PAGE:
Pitch your photos: email a link to them
MARK Wagstaff, an art editor who has worked with monthly rock magazine Mojo for about 15 years, gave tips on pitching photography to editors at the London Freelance Branch meeting in March. (The Economist's Emily Bebrow advised at the same meeting on pitching words: see here).
Mark described how Mojo (like a lot of periodicals) has recently seen "a shrinking of editorial teams, shrinking of reliance on the freelance writers, designers and photographers."In this climate, Mark concedes opportunities for freelance photographers to sell to magazines aren't what they were. "A lot of the stuff that's commissioned is columns and regular aspects of the magazine, front and back section stuff which now is just being written in-house, and I guess the company now being able to hold on to copyright." Mojo's website doesn't yet generate much revenue, so there's almost no paid commissioning for web-only.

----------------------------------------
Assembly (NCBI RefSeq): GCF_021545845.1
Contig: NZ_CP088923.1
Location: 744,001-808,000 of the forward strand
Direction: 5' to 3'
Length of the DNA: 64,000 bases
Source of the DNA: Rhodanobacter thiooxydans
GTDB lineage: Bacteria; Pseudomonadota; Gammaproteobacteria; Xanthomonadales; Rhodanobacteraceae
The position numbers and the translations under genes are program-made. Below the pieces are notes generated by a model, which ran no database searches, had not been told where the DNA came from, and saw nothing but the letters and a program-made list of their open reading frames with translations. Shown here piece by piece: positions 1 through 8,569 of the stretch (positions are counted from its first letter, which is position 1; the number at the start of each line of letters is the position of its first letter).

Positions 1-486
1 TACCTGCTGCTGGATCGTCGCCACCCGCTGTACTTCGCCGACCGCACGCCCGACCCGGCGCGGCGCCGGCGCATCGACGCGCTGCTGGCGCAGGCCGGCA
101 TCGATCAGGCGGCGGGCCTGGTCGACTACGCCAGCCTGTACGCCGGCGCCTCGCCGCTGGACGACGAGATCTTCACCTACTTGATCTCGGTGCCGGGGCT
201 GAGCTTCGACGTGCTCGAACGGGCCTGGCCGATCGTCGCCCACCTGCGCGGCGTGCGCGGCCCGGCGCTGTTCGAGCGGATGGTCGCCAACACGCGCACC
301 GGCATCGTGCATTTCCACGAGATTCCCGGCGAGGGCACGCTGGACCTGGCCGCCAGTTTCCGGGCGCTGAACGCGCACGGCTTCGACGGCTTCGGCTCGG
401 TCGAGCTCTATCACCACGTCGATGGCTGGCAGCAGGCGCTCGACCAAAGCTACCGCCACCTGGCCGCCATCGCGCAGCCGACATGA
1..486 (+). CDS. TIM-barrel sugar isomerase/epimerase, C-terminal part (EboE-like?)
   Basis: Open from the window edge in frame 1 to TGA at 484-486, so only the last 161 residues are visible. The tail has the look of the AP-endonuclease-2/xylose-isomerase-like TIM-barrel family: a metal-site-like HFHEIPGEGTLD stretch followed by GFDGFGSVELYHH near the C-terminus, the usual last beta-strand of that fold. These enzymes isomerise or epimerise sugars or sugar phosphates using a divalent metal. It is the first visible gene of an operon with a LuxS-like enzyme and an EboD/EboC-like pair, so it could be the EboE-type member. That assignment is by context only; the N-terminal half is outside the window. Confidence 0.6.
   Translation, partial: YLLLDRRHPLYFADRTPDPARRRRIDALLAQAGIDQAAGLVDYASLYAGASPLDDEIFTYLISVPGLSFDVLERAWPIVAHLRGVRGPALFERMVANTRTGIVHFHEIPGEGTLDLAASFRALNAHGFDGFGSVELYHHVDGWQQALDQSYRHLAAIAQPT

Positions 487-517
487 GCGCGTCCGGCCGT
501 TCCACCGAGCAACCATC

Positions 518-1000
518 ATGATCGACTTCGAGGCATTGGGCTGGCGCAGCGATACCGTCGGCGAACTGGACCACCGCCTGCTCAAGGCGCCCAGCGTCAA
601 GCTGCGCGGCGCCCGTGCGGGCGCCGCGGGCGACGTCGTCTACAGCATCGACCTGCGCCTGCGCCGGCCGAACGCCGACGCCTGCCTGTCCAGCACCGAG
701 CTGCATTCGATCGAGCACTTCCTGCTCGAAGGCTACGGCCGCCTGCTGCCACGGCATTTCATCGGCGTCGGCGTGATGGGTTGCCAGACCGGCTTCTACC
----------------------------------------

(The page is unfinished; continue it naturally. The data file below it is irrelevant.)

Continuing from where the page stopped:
And Mojo is a "heritage rock magazine" with lots of "Beatles, Stones, Bob Dylan," so "the majority of stuff we do is archive" because "Dylan's not interested in being photographed by Mojo unfortunately." (But see here for a successful example of a syndication site for mostly 1980s rock photos founded and still run by an NUJ freelance photographer.)
Mark says there's always a market "if stuff takes our breath away" and "there is a core of photographers that we commission" but "you have to keep plugging away" and have the patience and persistence for "dealing with breaking into that inner circle of freelances."
Practical advice? Pitching is not so much a face-to-face thing now: "if I left my desk to talk to everyone, I wouldn't get the job done... pretty much everything these days done electronically. "Mark recommends the best way to pitch to picture editors now is to "get a website, send an email with a clickable link to a website: it's really important that isn't clunky". (It should be user friendly and load quickly.)